Food has always played a central role in the human experience, and central to that role has been technology. The wheel improved agricultural efficiency. The mill powered the explosion of food production during the First Industrial Revolution. Point-of-sale tills are at the heart of the $570 billion fast-food industry.
Now, a new generation of emerging technologies — analytics, automation and artificial intelligence (AI), in various shapes and forms — is set to upend every aspect of the global food industry. From production (autonomous farming and crop status analytics) to distribution (self-driving vehicles and machine vision inspections) to retailing (“cloud kitchens” and robotic food preparation), the future of food looks quite different than it did mere years ago. As technological development accelerates, the food industry is poised for considerable change at every level of the supply chain.
This change is long overdue. The global food system faces significant challenges: climate change, evolving tastes, new consumption preferences, and the need to feed an additional billion people over the next 12 years. The industry must step up its adoption of AI, analytics and automation in short order while also reskilling the workforce to adjust to these changes. The stakes for successfully navigating the future of food have globe-spanning consequences.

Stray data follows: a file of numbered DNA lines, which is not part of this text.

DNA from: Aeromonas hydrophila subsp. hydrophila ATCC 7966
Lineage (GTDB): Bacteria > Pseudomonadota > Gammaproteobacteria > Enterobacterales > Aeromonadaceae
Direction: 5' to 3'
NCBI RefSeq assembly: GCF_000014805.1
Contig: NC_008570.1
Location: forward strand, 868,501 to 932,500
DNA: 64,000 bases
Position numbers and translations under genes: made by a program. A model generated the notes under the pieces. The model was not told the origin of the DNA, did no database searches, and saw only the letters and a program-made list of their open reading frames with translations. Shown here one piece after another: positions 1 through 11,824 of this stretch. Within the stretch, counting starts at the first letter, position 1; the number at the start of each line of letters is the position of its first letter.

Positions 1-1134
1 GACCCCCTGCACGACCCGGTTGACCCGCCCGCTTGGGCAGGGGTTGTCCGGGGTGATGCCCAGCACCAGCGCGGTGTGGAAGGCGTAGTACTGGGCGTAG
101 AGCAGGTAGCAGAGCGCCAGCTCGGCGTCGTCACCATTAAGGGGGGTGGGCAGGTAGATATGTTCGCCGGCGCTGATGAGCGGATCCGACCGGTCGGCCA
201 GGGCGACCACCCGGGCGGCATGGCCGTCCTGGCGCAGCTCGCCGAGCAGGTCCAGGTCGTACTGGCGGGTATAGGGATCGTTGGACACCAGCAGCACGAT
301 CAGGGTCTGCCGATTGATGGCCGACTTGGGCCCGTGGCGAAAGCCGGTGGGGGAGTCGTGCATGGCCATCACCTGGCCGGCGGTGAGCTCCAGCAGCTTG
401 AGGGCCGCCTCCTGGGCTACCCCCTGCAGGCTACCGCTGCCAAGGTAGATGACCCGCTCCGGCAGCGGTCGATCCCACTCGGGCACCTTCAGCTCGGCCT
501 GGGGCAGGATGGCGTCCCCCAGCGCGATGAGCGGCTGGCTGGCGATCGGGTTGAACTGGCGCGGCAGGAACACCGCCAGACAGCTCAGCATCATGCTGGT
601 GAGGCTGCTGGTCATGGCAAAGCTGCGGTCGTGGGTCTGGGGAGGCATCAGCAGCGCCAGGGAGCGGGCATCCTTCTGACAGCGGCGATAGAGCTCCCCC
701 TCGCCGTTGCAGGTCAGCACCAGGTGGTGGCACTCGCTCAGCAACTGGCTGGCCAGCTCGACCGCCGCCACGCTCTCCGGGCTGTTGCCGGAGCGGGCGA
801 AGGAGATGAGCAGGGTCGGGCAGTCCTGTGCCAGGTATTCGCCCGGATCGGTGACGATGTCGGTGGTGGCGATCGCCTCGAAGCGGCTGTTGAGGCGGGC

To understand the relationship between food and technology, Cognizant’s Center for the Future of Work teamed with Oxford Economics to survey 304 food industry leaders across the globe to learn how they are preparing for the challenges and opportunities ahead. (To learn more about this study, including its methodology, see our white paper, “AI, Automation and Appetites: How Technology Will Feed the Future,” on which this Perspectives is based.) Among our key findings are the following:
- Respondents are slow on the uptake about AI. While well over half of respondents say AI and robotics have transformed the food industry, only 29% say the technologies are critical to their company’s survival.
- And yet the evidence is compelling. Just under one-third of respondents say their companies have implemented AI broadly across business functions. For these companies, AI investments have made a considerable difference in worker productivity (84%) and quality of worker experience (72%).
- Labor needs will shift – but not in the way you might think. Survey respondents expect the number of full-time and contract workers to hold steady regardless of how and where AI is applied. However, the vast majority of respondents (90%) believe that by 2025, AI will boost the industry’s need for high-skilled labor, and 74% forecast it will diminish demand for low-skilled work.
- Climate change is the elephant in the room. Increasingly volatile weather patterns are proving to be a bane for both consumers and producers. Food waste is a major contributor to climate change. As such, 52% of respondents report using AI and automation to great effect in reducing food waste.